Tahini Cinnamon Rolls with Rose Frosting

Ordinary cinnamon rolls these are not. Nutty, rich tahini helps to keep these rolls from being overly sweet, and a rose-infused milk brings floral notes to the creamy frosting. The slight tang from sourdough starter adds depth and balances sweet and savory flavors. Topped with a blend of toasted black and white sesame seeds, coarse sugar, crushed rose petals, and flaky salt for crunch and subtle reinforcement of the flavors present. Garnishes like this add visual interest and textural contrast, but they also offer the lucky eater a hint of what they're in for.

Ordinary cinnamon rolls these are not. Nutty, rich tahini helps to keep these rolls from being overly sweet, and a rose-infused milk brings floral notes to the creamy frosting. The slight tang from sourdough starter adds depth and balances sweet and savory flavors. Topped with a blend of toasted black and white sesame seeds, coarse sugar, crushed rose petals, and flaky salt for crunch and subtle reinforcement of the flavors present. Garnishes like this add visual interest and textural contrast, but they also offer the lucky eater a hint of what they're in for.

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Sourdough Chocolate Chunk Cookies with Hazelnuts

These soft-baked cookies offer the perfect balance of sweet, salty, chocolatey, and tangy thanks to the use of sourdough starter. When developing a sourdough starter, a big portion must be thrown away during each daily feeding and this recipe helps to repurpose some of that flavorful, nutrient-dense starter in another way. Chopped hazelnuts, flaky sea salt, and coarse sugar provide crunch to these fluffy, cake-like cookies.    Recipe    200g AP flour  155g whole wheat flour  60g whole wheat rye flour  1g baking powder  1g baking soda  218g salted butter, softened  185g sugar  160g light brown sugar  238g sourdough starter  4g vanilla   1 large egg  285g semisweet chocolate chunks  50g toasted hazelnuts, chopped  flaky sea salt and coarse sugar for sprinkling       Method    Preheat oven to 475F degrees. Line cookie sheets with parchment paper.  Cream together the softened butter and both sugars with a stand mixer fitted with the paddle attachment until light and fluffy, scraping down the sides if necessary.  Meanwhile, in a medium bowl, whisk together all of the flour, the baking powder, the baking soda, and the salt.  Add the sourdough starter to the creamed butter and slowly incorporate using the "stir" setting until well combined, then add the in the egg and vanilla and beat on low  speed until smooth.  Add in the flour mixture and, using the stir setting again, slowly incorporate the dry ingredients into the wet ingredients. Add in the chocolate chunks and chopped hazelnuts and stir until just combined.  Using a 1.5oz cookie scoop, scoop the dough onto prepared cookie sheets about 1 1/2" apart. Sprinkle with a little flaky salt and a big pinch of coarse sugar. Bake cookies for about 14-16 minutes on the middle rack until just golden on the bottom.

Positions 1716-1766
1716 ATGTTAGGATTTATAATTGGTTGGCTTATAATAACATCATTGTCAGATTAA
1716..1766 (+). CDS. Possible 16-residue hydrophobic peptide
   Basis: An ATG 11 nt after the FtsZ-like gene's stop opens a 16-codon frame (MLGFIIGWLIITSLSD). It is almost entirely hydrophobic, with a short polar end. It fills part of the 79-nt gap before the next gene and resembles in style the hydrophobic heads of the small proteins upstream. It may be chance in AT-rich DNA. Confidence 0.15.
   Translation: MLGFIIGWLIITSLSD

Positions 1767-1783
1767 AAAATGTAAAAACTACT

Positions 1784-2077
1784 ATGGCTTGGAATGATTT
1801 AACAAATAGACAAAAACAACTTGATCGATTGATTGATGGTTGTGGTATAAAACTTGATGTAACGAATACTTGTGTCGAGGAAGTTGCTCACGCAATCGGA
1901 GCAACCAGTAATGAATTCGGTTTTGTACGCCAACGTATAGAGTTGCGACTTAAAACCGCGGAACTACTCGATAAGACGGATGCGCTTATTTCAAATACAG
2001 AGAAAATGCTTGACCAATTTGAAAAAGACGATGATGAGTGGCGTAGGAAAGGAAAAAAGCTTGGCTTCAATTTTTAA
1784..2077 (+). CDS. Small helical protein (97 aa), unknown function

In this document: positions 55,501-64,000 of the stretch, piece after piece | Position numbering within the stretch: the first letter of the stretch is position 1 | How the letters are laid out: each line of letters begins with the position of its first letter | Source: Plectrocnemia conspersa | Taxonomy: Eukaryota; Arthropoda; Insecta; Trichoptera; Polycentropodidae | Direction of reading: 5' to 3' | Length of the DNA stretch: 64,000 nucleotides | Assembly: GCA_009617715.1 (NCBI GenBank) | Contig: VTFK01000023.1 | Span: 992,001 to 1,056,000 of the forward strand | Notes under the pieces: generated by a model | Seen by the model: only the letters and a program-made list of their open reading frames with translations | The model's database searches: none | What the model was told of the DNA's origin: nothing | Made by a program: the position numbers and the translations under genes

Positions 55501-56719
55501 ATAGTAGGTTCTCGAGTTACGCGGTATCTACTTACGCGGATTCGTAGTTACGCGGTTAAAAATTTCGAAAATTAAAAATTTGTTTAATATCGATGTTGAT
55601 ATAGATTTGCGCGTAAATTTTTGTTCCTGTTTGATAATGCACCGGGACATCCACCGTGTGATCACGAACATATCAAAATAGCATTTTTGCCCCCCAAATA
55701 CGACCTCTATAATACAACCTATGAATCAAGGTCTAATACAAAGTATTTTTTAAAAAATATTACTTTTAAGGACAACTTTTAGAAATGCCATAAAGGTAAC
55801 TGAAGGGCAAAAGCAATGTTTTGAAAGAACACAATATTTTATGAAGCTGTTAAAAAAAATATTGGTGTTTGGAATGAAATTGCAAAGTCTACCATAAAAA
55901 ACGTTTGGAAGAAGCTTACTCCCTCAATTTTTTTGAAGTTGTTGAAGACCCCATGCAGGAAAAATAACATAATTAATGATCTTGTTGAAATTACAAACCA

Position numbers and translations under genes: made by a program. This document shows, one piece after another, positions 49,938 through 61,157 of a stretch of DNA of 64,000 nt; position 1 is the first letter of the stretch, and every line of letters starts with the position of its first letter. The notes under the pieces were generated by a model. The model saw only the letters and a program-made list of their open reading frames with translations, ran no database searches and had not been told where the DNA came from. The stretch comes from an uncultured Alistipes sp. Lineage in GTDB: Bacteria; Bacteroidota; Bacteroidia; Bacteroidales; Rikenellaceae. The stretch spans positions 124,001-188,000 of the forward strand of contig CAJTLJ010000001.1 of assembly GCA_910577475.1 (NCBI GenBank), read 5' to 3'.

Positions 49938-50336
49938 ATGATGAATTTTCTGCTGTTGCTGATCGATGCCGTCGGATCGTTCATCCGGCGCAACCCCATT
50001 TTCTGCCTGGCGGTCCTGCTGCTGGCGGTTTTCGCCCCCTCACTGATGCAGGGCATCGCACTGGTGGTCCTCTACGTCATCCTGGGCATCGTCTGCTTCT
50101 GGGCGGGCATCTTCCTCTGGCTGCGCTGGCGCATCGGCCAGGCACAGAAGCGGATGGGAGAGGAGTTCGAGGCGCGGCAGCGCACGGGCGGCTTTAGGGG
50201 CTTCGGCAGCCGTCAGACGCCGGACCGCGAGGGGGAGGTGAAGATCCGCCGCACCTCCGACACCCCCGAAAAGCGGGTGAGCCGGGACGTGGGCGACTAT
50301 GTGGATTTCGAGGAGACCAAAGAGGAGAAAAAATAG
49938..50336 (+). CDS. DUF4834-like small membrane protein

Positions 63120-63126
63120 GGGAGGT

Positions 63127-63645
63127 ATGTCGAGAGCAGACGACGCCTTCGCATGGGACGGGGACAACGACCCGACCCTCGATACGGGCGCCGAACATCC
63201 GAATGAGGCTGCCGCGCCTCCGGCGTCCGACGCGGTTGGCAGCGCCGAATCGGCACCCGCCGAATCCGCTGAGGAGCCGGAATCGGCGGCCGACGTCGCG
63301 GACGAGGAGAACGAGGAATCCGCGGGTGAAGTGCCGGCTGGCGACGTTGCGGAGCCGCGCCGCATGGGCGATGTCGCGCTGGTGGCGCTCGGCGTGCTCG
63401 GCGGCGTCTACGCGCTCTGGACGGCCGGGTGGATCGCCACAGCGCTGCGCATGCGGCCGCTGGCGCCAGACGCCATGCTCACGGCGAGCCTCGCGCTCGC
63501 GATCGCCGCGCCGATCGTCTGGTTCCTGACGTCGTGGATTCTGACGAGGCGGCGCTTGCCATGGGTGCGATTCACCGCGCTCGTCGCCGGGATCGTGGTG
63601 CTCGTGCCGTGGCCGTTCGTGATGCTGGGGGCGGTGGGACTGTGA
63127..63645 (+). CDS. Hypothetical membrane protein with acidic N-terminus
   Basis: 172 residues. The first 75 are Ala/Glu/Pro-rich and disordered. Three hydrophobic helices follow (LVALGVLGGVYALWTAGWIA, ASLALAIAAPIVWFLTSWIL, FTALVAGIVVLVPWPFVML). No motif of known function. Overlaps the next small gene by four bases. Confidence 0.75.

These soft-baked cookies offer the perfect balance of sweet, salty, chocolatey, and tangy thanks to the use of sourdough starter. When developing a sourdough starter, a big portion must be thrown away during each daily feeding and this recipe helps to repurpose some of that flavorful, nutrient-dense starter in another way. Chopped hazelnuts, flaky sea salt, and coarse sugar provide crunch to these fluffy, cake-like cookies.

Recipe

200g AP flour

155g whole wheat flour

60g whole wheat rye flour

1g baking powder

1g baking soda

218g salted butter, softened

185g sugar

160g light brown sugar

238g sourdough starter

4g vanilla 

1 large egg

285g semisweet chocolate chunks

50g toasted hazelnuts, chopped

flaky sea salt and coarse sugar for sprinkling

 

Method

Preheat oven to 475F degrees. Line cookie sheets with parchment paper.